Art sales allow for a dynamic mix of artists to showcase their talents and to meet with potential customers. The Wildflower Arts Centre is a facility run by the city of Calgary to teach affordable art classes. Recently, the facility held its annual art sale, the Wildflower Art Salon and Sale, where artists displayed their pieces while also raising money for children to express themselves through dance.
“It is a wonderful opportunity to see what people respond to and what attracts their attention,” said Dianne Hove, a visual arts instructor at the Wildflower Arts Centre.
According to Hove, whose favorite pieces to make were the carved bowls, having people come into the facility to view the different artwork is a learning experience.
Hove’s said she learned that art sales are opportunities to see which pieces attract people’s attention.
“I notice that people respond to [the carved bowls] very well and that makes me happy because I enjoy making them,” said Hove.
Hove hopes to continue creating pieces that bring joy to people’s lives for a long time.
The sale not only allows artist to meet people, it also allows the artists to share the facility with the public.
“It is a way to bring people in and to share the instructors work … and the facilities as well,” said Alice Helwig, an acrylic painter and art instructor at Wildflower Art Centre.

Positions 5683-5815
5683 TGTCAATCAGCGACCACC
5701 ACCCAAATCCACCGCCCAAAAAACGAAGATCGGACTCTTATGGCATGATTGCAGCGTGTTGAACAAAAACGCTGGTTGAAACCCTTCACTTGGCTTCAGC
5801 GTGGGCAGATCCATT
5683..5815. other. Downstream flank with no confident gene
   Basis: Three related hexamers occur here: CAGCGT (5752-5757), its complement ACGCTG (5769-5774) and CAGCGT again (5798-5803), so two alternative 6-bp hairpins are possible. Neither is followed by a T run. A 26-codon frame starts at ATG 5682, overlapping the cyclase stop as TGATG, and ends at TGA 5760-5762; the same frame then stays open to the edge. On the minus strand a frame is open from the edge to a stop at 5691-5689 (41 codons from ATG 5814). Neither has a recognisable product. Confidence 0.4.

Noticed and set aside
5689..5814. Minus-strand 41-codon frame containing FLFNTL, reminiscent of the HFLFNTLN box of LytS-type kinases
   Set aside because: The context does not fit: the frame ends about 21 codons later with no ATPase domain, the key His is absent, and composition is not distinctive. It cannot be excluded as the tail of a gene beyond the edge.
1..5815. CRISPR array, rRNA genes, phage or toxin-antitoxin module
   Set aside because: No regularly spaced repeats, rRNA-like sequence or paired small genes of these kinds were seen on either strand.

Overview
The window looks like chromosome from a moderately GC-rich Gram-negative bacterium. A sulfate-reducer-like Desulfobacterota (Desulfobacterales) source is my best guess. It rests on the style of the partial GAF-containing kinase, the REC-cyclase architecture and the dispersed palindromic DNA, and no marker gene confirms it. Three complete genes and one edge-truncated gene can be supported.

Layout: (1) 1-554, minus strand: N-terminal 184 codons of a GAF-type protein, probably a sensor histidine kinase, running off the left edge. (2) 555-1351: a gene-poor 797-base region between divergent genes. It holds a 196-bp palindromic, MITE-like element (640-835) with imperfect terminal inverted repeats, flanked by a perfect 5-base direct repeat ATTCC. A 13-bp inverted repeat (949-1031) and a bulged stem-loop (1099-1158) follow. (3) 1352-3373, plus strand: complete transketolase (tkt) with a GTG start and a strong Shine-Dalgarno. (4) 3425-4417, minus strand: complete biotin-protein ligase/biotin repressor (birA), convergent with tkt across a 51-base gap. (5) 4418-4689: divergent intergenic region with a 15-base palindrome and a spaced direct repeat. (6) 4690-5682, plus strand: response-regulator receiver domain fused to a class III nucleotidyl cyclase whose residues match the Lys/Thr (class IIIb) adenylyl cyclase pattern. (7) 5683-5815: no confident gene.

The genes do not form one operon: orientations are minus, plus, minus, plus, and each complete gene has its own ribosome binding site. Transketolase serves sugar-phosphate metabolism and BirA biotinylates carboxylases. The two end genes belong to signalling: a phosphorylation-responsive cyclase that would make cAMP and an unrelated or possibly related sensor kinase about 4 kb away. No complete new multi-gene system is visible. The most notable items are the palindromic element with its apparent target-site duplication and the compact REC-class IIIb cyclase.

The instructors at Wildflower are all professional artists and the facility primarily hires local artists.
While Helwig currently teaches painting classes at the centre, the instructors are allowed to teach a wide variety of classes. Personal interest has led Helwig to gain experience with felting, clay and stained glass. But most of the time she sticks with painting.
“I always go back to the paintings, it is my first love,” said Helwig.
While the show has a mixture of student and instructor artwork, instructor work is primarily showcased, according to Susan Thorpe, a ceramic specialist and technician at Wildflower Arts Centre.
“Some of our students have progressed to the level where they are really professional so by invitation they are included,” said Thorpe.
Thorpe said that the centre extends invitations out to artists in order to have a wide range of art on display for the sale. For example, the centre will invite an artist who creates blowing hot glass pieces.
“We try to fill in those holes so it is a nice, well-rounded show,” said Thorpe.
After the sale is over, a 15 per cent commission goes directly to the Footprints Dance Project Society.
“Footprints is a non-profit organization and it is meant to help kids at risk,” said Andrea Pass, an artistic producer at Footprints.
The organization works with at-risk children from Shagannapi Village and the Spruce Cliff neighborhood. Footprints takes referrals from social workers, the Calgary police and group homes.
“We do an after-school dance program that is free for kids that is integrating dance and digital arts,” said Pass.
The Wildflower Art Salon and Sale is a part of the Wildwood Community Winter Market which showcases artistic work to help children in need.
Editor: Robyn Welsh | firstname.lastname@example.org